Federal offices in Kansas gear up for election day to deter fraud, violence

FILE(Valeria Fugate)
Published: Oct. 18, 2022 at 2:24 PM CDT
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TOPEKA, Kan. (WIBW) - Federal offices in the Sunflower State are gearing up for election day in an attempt to deter election fraud and violence.

United States Attorney for the District of Kansas Duston Slinkard announced on Tuesday, Oct. 18, that Assistant U.S. Attorney Jared Maag will lead efforts in his office to connect with the Justice Department’s nationwide Election Day Program for the Nov. 8 general election.

Slinkard said that Maag has been appointed to serve as the District Election Officer for the U.S. Attorney’s Office - District of Kansas and will be responsible for overseeing election day complaints of voting concerns, threats of violence to election officials or staff and election fraud. This will all be done in consultation with the Justice Department Headquarters in Washington, D.C.

“Every citizen must be able to vote without interference or discrimination and to have that vote counted in a fair and free election,” Slinkard said. “Similarly, election officials and staff must be able to serve without being subject to unlawful threats of violence. The Department of Justice will always work tirelessly to protect the integrity of the election process.”

Slinkard’s Office indicated that the Department of Justice’s role to deter and combat discrimination and intimidation at the polls, threats of violence directed at election officials and poll workers and election fraud is an important one. It will address violations wherever they happen.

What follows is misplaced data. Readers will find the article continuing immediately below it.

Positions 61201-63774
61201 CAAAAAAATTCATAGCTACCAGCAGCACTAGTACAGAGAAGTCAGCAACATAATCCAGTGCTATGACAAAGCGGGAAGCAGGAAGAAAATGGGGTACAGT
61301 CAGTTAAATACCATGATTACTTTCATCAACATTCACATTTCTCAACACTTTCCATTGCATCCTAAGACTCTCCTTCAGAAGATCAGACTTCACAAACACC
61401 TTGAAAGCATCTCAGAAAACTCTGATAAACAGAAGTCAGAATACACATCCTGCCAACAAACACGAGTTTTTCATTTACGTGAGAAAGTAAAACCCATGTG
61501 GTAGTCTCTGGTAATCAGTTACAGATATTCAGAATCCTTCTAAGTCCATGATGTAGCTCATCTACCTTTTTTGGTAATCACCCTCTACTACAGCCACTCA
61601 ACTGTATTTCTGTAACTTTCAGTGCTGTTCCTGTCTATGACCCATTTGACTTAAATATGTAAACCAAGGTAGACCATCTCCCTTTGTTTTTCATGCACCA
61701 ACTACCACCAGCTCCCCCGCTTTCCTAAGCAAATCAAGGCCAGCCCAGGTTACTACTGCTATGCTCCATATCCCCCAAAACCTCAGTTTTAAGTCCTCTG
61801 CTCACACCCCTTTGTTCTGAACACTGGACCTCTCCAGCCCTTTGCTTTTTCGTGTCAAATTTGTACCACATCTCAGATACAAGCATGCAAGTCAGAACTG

The Office also said that the Department’s longstanding Election Day Program furthers these goals and aims to ensure public confidence in the electoral process with local points of contact.

Federal law protects against crimes such as threats of violence against election officials or staff, intimidation or bribery of voters, buying or selling votes, impersonation of voters, alteration of vote tallies, stuffing ballot boxes and marking ballots for voters against their wishes or without their consent. It also protects the rights of voters and provides they can vote free from interference to discourage those from voting or voting for a certain candidate.

The Voting Rights Act also protects the right of voters to mark their own ballot or to be aided by a person of their choice when assistance is needed due to a disability or inability to read or write in English.

“The franchise is the cornerstone of American democracy,” Slinkard noted. “We all must ensure that those who are entitled to the franchise can exercise it if they choose and that those who seek to corrupt it are brought to justice. In order to respond to complaints of voting rights concerns and election fraud during the upcoming election, and to ensure that such complaints are directed to the appropriate authorities, AUSA/DEO Maag will be on duty in this District while the polls are open. He can be reached by the public at the following telephone number: 785-295-2850.”

In addition, Slinkard said the Federal Bureau of Investigation will have special agents available in field offices and resident agencies to handle allegations of election fraud or other abuses on election day. The local FBI field office can be reached at 816-512-8200.

Complaints of possible violations of the federal voting rights law can be made directly to the Civil Rights Division in D.C. via phone at 800-253-3931.

“Ensuring free and fair elections depends in large part on the assistance of the American electorate,” Slinkard concluded. “It is important that those who have specific information about voting rights concerns or election fraud make that information available to the Department of Justice.”

In the case of a crime of violence or intimidation, 911 should be called immediately before federal authorities are contacted. State and local police have jurisdiction over polling places and almost always have a faster capacity to respond in an emergency.